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  5. Kim, from what I’ve heard, the sternum is one of the most painful breaks to have (and breaking any bone is excruciating). The driver who hit my father’s car, when he was seriously injured many years ago, was an elderly woman. She did not survive. His car was hit and wrecked a few years later by another elderly female driver (no one was hurt that time). The elderly hate to give up their independence – the husband of the couple really should not be driving, but he will not admit to his physician any symptoms that might cause his license to be taken away – but of what use is that independence when one is dead or seriously injured. The problem of frail seniors driving is significant enough in Ontario that when seniors reach 80, they have to renew their license every two years by attending a special driver training session and, if necessary, pass a road test.

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  6. Yay, I made it into someone’s dream.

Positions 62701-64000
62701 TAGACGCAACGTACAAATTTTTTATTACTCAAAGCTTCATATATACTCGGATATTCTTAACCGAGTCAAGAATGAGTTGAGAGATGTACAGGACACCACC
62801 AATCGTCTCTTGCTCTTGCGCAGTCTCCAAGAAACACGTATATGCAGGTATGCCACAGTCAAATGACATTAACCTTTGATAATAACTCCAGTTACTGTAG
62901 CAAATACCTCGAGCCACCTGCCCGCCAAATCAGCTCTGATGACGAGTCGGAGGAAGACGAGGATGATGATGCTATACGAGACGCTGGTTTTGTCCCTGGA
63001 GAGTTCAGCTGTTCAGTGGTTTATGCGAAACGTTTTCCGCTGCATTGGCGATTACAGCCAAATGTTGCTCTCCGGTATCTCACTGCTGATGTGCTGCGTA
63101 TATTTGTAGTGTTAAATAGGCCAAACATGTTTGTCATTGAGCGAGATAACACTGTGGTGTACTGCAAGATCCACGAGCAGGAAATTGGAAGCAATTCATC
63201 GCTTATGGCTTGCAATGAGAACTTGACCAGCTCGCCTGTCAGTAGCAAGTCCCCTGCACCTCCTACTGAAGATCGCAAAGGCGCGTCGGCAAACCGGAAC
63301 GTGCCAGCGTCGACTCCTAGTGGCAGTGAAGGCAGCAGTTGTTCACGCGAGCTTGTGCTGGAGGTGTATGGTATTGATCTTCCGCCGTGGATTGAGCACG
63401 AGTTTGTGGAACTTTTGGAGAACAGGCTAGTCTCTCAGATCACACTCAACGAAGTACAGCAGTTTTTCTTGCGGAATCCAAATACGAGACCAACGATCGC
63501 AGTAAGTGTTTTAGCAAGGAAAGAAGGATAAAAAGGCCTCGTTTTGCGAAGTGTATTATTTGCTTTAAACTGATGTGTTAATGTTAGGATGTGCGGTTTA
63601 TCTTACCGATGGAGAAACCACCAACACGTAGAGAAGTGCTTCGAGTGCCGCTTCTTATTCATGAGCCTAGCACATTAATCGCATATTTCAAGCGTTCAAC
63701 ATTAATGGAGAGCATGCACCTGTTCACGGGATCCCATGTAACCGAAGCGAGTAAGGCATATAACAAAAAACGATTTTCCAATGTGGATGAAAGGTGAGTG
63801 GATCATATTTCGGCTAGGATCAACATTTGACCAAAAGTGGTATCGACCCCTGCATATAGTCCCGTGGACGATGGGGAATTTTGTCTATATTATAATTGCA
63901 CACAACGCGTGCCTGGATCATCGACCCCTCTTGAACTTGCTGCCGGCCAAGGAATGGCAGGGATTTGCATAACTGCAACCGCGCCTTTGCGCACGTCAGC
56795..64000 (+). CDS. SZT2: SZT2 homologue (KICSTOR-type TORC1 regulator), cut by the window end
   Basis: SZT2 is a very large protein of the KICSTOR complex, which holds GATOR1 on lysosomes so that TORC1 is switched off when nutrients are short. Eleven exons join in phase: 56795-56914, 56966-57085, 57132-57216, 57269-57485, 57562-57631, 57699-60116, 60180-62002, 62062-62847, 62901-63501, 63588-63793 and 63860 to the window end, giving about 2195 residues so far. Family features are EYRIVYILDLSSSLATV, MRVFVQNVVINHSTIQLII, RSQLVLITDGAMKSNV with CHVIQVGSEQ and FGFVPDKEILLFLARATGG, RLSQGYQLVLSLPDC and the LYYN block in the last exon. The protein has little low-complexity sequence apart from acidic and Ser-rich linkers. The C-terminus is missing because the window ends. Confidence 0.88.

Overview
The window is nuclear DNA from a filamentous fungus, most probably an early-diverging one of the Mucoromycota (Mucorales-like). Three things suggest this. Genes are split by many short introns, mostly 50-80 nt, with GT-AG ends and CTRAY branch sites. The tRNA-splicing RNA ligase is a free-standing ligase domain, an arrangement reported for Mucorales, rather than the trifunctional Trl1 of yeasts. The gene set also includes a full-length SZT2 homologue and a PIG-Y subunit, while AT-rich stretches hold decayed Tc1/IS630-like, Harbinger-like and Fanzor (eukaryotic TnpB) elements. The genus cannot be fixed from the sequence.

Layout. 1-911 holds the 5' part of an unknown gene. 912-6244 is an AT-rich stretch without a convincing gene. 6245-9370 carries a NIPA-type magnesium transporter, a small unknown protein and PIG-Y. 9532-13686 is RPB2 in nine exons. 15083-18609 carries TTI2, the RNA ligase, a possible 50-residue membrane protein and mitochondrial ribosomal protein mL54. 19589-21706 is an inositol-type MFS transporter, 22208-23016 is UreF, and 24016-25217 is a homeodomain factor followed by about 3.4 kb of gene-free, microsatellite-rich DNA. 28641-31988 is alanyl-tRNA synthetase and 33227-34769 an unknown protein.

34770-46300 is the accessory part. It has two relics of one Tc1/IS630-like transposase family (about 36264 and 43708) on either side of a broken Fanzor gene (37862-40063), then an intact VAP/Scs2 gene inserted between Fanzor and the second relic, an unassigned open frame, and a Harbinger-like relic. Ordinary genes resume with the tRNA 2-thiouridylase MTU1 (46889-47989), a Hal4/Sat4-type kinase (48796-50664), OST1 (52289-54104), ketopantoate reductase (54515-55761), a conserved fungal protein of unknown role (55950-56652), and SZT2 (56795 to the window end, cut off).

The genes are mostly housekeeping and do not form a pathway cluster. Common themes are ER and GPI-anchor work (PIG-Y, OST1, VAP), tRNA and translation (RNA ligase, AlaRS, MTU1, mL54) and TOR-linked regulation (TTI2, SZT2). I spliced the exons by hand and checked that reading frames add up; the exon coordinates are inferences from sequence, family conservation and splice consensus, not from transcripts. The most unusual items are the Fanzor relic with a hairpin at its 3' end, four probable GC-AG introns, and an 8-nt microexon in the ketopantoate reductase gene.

At 5:30 this morning, I mumbled to my husband, “This cat can tell time perfectly but doesn’t have a handle on the days of the week.”

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  7. Oh, I’m so sorry Kim. I’m glad it wasn’t worse but still … How do they treat (as in can they re-set) a broken sternum? Or is it like breaking a rib, it just has to heal on its own in time?

    Driving does seem to be one of the hardest “freedoms” to give up as we all age. Understandable.

    Uber and other ride services help, but can be expensive and it certainly isn’t the same as hopping in your own car and just taking off when you want or need to go somewhere.

    Someday, if they can ever master and turn the ‘driverless/ car concept into a safe reality, it could be resolved, though. Not sure that will ever happen, but they sure seem to be working hard on it so it is seen as “doable” somehow.

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  8. Sooooooo….

    Anybody else catch that thrilling, come from behind, Yankee victory last night?

    ๐Ÿ˜€

    I know at least one of you did. ๐Ÿ™‚

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  9. As I tell husband, it is simply moving to other talents. Wisdom and experience don’t usually happen overnight. Stepping aside from the manual to the spiritual and mental is important. It is the loss of the younger folk if they don’t step up to learn from the elders.